Sunday, August 30, 2009

Tongue Twitters

A friend came across the word "bristle," as a verb: to bristle, to become angry, afraid, or indignant. He had never heard of that usage, and thought it was funny. It comes from the noun bristle, meaning a short, stiff hair or hairlike object. When people or animals become afraid, the hair on their necks sometimes becomes stiff, like a bristle. (The hog bristled with fear. He bristled up in anger.) I like the word. And it made me wonder about the word brush, since a brush has bristles. Brush can also be a noun or verb, and it has various meanings. It's something to use to clean hair or teeth, shoes or floors. And it's the action of cleaning with those. There are also some idioms: "brush up on" means to review; I need to brush up on my French before I go to Quebec. "Brush aside" or "brush off" means to dismiss abruptly: He brushed off their criticisms and continued on. You can "brush against" something, touching it lightly as you pass. Any more?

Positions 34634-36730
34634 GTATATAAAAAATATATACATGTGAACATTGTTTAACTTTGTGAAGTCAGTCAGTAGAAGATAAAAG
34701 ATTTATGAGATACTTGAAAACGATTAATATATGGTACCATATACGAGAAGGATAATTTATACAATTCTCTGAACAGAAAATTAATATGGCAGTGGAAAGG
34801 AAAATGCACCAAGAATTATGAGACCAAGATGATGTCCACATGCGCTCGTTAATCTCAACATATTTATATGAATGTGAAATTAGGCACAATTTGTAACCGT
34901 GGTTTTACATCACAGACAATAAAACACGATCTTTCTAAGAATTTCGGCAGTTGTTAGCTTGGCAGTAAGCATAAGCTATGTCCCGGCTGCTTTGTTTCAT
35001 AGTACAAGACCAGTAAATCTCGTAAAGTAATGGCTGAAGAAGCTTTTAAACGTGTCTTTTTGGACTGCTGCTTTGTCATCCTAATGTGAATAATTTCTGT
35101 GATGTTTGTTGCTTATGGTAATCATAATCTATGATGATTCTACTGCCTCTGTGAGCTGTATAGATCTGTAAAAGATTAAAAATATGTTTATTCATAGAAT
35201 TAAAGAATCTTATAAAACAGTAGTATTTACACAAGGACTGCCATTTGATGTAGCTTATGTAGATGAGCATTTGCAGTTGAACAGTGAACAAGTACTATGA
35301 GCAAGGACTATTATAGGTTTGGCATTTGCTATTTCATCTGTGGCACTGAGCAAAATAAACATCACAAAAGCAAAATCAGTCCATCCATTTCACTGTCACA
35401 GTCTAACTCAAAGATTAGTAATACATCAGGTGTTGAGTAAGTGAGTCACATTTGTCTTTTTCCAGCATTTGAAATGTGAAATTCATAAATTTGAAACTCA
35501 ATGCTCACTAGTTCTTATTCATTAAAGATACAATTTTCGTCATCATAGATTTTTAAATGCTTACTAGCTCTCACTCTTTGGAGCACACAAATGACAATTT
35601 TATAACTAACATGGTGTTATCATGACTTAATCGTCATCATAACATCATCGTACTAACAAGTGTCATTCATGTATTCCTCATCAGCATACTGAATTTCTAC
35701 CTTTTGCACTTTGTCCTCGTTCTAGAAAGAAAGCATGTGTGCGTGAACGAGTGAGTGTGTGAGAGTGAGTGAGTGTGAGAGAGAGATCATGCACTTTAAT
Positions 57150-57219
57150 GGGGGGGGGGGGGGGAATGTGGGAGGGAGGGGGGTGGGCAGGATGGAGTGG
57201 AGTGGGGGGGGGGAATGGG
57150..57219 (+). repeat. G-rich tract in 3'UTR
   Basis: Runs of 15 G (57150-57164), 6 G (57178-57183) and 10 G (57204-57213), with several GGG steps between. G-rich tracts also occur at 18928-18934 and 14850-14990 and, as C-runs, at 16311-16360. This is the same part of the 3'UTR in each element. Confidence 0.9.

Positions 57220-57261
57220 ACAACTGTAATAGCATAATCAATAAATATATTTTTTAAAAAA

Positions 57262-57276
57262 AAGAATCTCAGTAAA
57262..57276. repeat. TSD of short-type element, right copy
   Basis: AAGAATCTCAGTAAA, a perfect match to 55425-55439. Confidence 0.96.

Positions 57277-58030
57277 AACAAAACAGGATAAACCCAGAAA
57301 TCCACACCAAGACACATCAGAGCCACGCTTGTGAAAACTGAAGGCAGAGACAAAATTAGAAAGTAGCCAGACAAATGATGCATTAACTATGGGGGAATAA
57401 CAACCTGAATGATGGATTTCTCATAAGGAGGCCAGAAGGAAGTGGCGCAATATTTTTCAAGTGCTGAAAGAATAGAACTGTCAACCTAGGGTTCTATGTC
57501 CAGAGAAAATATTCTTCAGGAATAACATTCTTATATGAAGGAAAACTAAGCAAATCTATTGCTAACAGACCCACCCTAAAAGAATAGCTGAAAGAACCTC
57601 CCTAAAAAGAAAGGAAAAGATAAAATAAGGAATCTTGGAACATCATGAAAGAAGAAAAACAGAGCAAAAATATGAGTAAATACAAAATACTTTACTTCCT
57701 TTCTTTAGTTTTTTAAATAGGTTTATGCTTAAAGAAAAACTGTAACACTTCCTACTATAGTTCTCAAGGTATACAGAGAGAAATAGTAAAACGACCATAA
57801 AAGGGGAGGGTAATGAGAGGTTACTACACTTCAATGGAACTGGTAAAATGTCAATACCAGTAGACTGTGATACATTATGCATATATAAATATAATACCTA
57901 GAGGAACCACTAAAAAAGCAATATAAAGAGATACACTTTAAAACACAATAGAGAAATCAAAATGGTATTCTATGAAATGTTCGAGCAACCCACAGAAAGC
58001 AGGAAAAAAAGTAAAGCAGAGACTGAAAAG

Another word of interest to me is "drunk." It's the past participle of drink. But of course, it's also an adjective meaning "intoxicated," and a noun, meaning a person who is habitually and disgracefully in that state. In recent years, I've noticed people using "drank" as the past participle: I've drank a lot of beer in my life. I'd drank a few glasses of wine when I got in the car. I think people have started avoided using the correct past participle because of the possibility of making themselves or their friends sound like derelicts. If they say, for example, "He's fine, officer; he's only drunk one beer," it's just too possible that the policeman will only hear the first few words. It's too close for comfort. Any opinions on this?

Saturday, August 29, 2009

triple homonym

idol, idle, idyll